The recent wintry mix announced we are staring down the mouth of winter, and year’s end. Dig planting holes for living Christmas trees now.
It wouldn’t be Thanksgiving at our house without the four large schlumbergera (formerly zygocactus) plants in bloom. They have been mounting this spectacle reliably for years. The originals, from which many gift plants have been propagated, were two blooming plants in tiny pots bought for pennies from the A&P 49 years ago. From this you may infer that holiday cacti are lifetime plants.
Care advice has now become streamlined; but it used to comprise complicated directions to withhold water, place plants in the closet or cellar or other light-free place while the buds developed, and bring forth three weeks before Thanksgiving.
Now the experts in these epiphytes from Brazil say forget all that. Instead: Spring, fertilize after flowering. Summer, move outdoors to a shady area. Fall, move inside before frost, and keep dry. Repot infrequently using a cactus mix. Watch for rot. Keep them in bright but indirect light for best foliage color. Shop locally for schlumbergeras or mail order from Logee’s (logees.com).
Regardless of the data, here on the Vineyard we can garden and grow for an extended season, something to be truly thankful for. A convenient feature of the revamped Eversource billing format states that this November’s average temperature was five degrees cooler than last year’s.
Island agriculture is increasing, slowly but surely, which means that more and more we can, if we wish, eat locally. Maybe not all the time, and maybe not all of us, currently, but an Island Thanksgiving meal can be entirely Island-grown. Throughout the post-WWII era, with the exception of seafood, this was not really common.
For your locavore Island Thanksgiving meal, among the better known, the GOOD Farm produces delicious turkeys, the FARM Institute and the Grey Barn offer a variety of meat and dairy, as do Allen Farm, Mermaid Farm, and Morning Glory Farm. Dan Sternbach, one of Martha’s Vineyard Agricultural Society’s new trustees, grows small grains. Many smaller producers are to be found at the Winter Farmers’ Market at Agricultural Hall on Saturdays.
I am excited and grateful for the increasing range of Island food production. I have long been aware of our dependence and the tenuousness of island supply lines in the case of unexpected eventualities or catastrophes.
Tropical cuisines or Southeast Asian ones require facilities that stretch home growers, and include many, many food-miles. My own kitchen’s cuisine, if you can call it that, is based on what can be produced here, and made out of the freezer and pantry. You do not need acres. Beans, potatoes, cabbage, tomatoes, onions/garlic/leeks: you get the idea.
Jim Athearn suggests that home growers can produce their own cornmeal, an idea not as outrageous as it might sound, and then homegrown baked goods become possible. Acorns and chestnuts were a staple of pre-Contact Native American diets here, and today a bumper crop of acorns makes acorn flour possible. (Culinary arts classes could look into this project.)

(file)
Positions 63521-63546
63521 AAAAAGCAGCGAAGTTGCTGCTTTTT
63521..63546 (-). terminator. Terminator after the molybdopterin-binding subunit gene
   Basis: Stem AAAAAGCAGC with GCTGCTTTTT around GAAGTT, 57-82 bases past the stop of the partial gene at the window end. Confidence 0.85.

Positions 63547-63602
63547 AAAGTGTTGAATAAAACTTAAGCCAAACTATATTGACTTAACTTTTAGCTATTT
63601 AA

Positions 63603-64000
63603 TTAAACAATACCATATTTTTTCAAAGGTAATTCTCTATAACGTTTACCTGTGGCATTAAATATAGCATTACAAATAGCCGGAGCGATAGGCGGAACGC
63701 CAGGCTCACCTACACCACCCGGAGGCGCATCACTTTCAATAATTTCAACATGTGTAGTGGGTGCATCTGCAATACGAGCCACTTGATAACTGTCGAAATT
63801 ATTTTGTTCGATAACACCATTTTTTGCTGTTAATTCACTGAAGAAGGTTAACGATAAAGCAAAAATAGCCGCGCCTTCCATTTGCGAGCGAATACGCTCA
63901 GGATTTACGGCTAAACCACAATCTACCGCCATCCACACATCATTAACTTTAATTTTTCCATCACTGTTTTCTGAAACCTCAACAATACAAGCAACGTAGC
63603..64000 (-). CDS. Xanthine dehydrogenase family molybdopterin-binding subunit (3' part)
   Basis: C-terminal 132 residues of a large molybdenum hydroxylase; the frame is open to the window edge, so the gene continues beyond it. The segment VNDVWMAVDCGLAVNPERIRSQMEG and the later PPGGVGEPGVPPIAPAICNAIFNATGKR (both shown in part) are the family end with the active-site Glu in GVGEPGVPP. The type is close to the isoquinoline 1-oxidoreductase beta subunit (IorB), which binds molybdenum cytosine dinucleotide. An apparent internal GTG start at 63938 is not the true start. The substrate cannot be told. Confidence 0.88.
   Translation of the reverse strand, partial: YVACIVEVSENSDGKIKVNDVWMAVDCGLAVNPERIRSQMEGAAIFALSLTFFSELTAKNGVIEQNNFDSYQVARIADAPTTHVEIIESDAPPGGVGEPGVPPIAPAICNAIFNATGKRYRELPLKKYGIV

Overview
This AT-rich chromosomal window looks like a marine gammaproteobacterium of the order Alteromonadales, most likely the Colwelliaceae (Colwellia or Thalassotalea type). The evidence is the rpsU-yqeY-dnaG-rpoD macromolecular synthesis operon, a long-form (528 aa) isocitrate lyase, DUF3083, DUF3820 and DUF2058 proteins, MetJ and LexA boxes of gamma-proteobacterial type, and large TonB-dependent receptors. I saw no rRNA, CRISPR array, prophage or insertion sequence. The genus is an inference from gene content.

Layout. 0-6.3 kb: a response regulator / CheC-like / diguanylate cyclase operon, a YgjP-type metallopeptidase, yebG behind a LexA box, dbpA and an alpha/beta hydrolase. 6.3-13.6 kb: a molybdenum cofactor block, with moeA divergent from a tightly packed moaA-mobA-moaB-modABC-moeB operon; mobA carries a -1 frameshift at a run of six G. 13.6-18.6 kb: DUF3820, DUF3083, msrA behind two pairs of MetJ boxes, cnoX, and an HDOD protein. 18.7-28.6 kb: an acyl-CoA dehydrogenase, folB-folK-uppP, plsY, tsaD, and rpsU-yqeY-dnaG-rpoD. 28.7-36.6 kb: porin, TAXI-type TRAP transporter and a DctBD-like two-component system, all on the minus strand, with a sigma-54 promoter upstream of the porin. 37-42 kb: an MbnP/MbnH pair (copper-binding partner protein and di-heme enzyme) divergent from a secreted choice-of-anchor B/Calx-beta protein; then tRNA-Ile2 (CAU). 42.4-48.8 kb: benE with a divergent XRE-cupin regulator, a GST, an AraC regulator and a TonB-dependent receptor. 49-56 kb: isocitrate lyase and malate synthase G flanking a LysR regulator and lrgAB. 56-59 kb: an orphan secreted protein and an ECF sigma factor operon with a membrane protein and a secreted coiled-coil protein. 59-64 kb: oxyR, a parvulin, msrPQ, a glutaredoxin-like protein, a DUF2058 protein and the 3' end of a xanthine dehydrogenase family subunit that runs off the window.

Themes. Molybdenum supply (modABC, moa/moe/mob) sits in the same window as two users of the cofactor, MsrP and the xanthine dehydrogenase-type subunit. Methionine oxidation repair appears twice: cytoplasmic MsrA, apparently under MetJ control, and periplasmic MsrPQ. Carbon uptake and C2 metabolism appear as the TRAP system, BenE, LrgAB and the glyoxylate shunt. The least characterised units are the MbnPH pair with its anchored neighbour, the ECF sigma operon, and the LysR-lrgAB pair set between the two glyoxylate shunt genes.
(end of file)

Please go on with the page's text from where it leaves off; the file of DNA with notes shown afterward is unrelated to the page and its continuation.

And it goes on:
Working and time constraints require a repertoire of recipes I know well and can make easily, and that fit together with what we grow at home, and what is available from the Island, or from Massachusetts. A growing number of families devote a weekend per month to cooking. Recipes are dovetailed so that an intensive cook-in produces a month’s meals. Your meals are produced more easily, with less prep, for a lengthy time after. Here is one: bit.ly/Monthdinners.
Observe and learn
Landscape planting should be a thoughtful process. There is planting with forethought, and uninformed planting. I can think of many examples, and one we deal with currently, doing fall cleanup, is trumpet vine (Campsis radicans).
Beware, enthusiastic lovers of trumpet vine (such a wonderful hummingbird attractor!): Do you know that one plant can sprout up all over your gardens, pull down your stone walls, and even open up and invade wood-framed buildings? The problem with trumpet vine is not how to grow it but how to restrain it.
We work in several gardens where these vines have exceeded control efforts, their underground stoloniferous roots suckering and spreading profusely. Removing the seedpods helps to control spread by seeding (although not the colonizing root spread), and according to “Manual of Woody Landscape Plants,” extends the season of bloom.
There are a number of forms, ranging from yellow to apricot through orange and scarlet to blood-red. Newer introductions include exciting hybrid forms of Campsis x tagliabuana. Though beautiful and a hummingbird attractant, trumpet vine is a tremendous, rampant weed. Be forewarned.
Gardens grow shadier over time. We recently had to have three large evergreens removed. The trees, beautiful, blue-needled concolor firs (Abies concolor), had become over-mature. They were creating way too much shade for the garden and house, despite their senescence, and were further weakened in the March 2018 blizzard. There was danger that the next blizzard would bring them down, destructively helter-skelter.
We had planted them as transplanted seedlings in 1983. They grew beautifully and attracted many comments. The scheduled removal felt like an assassination, and on the morning of the operation, I watched with sadness as bluejays and other small birds flocked within their branches, where for all these many winters shelter would be found. The experience reinforces the intention to try to think about what one plants, how it will fit, and how it will perform over time.
Long story short: Replacements are already planted. A yellow buckeye, Aesculus flava, and three hydrangeas on trial from Bailey’s Nursery, for starters, with more to come, probably viburnums. To paraphrase Polly Hill, losing plants creates the opportunity to plant more.